CUSTOMS & COURTIOUSY
Marine customs are simply desirable courses of action sanctioned by tradition and usage. In the Marine Corps, practically every custom has grown out of the manner in which Marines of the past conducted themselves. Many Marine customs have been incorporated into regulations in order to standardize conduct throughout the Corps, but some of them cannot be found in written directives. Knowing and observing these customs, both written and unwritten, is important to each Marine because it keeps him mindful of the heritage and traditions of his Corps, and of his duty to uphold them. In addition, it makes him feel that he is a part of the team and helps to create the strong bond of loyalty between him and all other…show more content… The celebration involves the reading of an excerpt from the Marine Corps Manual and a birthday message from the Commandant; the cutting of a birthday cake by the commanding officer; and the presentation of the first and second pieces of cake to the oldest and youngest Marines present. Recently, the ceremony for the observance of the Marine Corps Birthday by large posts and stations has been incorporated into written directives.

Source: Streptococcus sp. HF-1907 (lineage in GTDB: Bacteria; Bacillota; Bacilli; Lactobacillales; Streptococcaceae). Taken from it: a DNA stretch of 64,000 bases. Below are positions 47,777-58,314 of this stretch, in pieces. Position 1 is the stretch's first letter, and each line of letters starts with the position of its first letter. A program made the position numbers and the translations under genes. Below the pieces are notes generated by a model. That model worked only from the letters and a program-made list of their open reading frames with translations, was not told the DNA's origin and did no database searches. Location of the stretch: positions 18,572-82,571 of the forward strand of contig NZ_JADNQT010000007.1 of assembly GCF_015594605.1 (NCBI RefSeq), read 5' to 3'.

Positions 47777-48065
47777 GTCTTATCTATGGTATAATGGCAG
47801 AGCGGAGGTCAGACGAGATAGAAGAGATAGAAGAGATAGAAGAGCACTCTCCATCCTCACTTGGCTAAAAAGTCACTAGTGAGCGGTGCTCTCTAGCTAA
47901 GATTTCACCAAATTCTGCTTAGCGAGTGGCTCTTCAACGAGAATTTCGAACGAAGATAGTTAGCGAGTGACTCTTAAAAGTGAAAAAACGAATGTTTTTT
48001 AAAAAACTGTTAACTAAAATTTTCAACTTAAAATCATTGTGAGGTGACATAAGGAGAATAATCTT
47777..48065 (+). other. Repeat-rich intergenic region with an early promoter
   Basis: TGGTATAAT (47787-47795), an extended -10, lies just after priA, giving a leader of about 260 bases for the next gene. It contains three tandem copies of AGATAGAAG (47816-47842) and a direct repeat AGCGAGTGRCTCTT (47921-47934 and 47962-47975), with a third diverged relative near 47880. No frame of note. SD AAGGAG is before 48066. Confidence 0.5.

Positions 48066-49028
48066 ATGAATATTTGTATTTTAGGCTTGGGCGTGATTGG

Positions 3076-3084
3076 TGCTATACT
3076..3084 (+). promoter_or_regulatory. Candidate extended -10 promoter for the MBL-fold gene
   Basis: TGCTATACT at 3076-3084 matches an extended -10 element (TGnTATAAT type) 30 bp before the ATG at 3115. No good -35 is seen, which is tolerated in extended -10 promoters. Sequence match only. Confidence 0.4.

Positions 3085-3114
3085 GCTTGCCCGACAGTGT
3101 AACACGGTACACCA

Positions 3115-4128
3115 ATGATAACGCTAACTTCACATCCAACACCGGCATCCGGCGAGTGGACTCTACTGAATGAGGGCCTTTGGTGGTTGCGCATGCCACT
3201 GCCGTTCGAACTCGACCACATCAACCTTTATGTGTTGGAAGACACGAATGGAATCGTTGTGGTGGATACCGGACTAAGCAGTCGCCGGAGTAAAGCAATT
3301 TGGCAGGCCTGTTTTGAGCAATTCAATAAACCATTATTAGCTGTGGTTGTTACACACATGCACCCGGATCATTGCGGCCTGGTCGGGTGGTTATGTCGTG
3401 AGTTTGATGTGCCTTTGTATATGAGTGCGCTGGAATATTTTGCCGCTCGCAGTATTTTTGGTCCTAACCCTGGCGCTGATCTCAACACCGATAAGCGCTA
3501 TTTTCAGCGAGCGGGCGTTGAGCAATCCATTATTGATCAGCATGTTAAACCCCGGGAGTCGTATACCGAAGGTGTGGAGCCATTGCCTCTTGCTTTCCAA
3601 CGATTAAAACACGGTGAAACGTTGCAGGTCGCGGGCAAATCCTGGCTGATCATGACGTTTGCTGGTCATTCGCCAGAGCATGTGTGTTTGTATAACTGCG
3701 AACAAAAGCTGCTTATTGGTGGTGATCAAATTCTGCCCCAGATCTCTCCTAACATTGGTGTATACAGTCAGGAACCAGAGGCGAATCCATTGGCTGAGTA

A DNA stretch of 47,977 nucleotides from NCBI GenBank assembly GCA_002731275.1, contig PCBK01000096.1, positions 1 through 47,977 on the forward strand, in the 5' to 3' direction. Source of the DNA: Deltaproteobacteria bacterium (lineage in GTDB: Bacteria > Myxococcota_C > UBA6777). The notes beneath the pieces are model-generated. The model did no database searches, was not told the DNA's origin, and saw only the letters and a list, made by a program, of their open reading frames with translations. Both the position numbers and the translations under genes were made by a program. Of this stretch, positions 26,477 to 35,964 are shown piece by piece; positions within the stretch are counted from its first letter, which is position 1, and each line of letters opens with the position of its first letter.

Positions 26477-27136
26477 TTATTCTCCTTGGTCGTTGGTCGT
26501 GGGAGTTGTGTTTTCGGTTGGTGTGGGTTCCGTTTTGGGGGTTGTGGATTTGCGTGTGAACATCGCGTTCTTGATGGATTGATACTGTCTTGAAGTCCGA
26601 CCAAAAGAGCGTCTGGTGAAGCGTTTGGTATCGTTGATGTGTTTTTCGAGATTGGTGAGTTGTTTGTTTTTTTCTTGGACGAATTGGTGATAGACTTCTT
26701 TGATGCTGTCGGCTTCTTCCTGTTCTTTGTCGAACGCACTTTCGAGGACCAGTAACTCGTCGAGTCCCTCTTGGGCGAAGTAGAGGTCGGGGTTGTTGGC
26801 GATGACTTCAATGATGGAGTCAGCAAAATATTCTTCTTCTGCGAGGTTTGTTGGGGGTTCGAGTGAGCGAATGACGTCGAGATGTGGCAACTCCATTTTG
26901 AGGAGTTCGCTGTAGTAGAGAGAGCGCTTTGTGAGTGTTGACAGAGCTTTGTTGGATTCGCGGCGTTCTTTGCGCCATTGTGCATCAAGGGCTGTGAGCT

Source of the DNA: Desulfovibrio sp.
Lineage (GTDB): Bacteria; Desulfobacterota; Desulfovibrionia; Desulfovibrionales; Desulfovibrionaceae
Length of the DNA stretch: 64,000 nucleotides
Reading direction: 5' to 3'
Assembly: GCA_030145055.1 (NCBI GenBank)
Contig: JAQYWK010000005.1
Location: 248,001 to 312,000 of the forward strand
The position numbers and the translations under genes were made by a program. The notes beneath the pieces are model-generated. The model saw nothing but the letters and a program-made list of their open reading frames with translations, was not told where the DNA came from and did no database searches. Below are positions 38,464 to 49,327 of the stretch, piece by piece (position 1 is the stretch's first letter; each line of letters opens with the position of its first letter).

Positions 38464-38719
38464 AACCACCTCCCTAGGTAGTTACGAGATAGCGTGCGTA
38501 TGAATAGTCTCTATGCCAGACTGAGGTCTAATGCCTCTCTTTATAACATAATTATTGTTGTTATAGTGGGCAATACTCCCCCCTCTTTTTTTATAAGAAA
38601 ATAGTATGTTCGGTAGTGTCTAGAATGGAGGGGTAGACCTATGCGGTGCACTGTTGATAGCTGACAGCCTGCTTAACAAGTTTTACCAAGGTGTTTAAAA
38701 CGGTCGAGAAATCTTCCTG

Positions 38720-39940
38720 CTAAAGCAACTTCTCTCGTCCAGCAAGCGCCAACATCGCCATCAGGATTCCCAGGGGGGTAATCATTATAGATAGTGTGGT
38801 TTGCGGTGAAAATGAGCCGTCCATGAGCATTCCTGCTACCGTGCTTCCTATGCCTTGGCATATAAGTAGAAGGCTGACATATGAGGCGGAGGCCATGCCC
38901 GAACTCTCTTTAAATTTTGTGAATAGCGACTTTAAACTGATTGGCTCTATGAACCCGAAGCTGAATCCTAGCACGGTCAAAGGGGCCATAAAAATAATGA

Nautical Terms. Many of the Marine Corps customs are derived from the many years of service afloat. Even ashore Marines customarily use nautical terms. Floors are "decks," walls are "bulkheads," ceilings, "overheads," corridors, "passageways." The order "Gangway!" is used to clear the way for an officer ashore, just as it is afloat. Among other terms in common usage are: "two-block" -to tighten or center (as a necktie); "square-away" - to correctly arrange articles or to take in hand and direct an individual;" "head" - a bathroom; "scuttle-but" -a drinking fountain, also an unconfirmed rumor.
In the Marine Corps, the nautical expression "Aye, Aye, Sir" is used when acknowledging a verbal order. "Yes, Sir" and "No, Sir" are used in answer to direct questions. "Aye, Aye, Sir" is not used in answer to questions as this expression is reserved solely for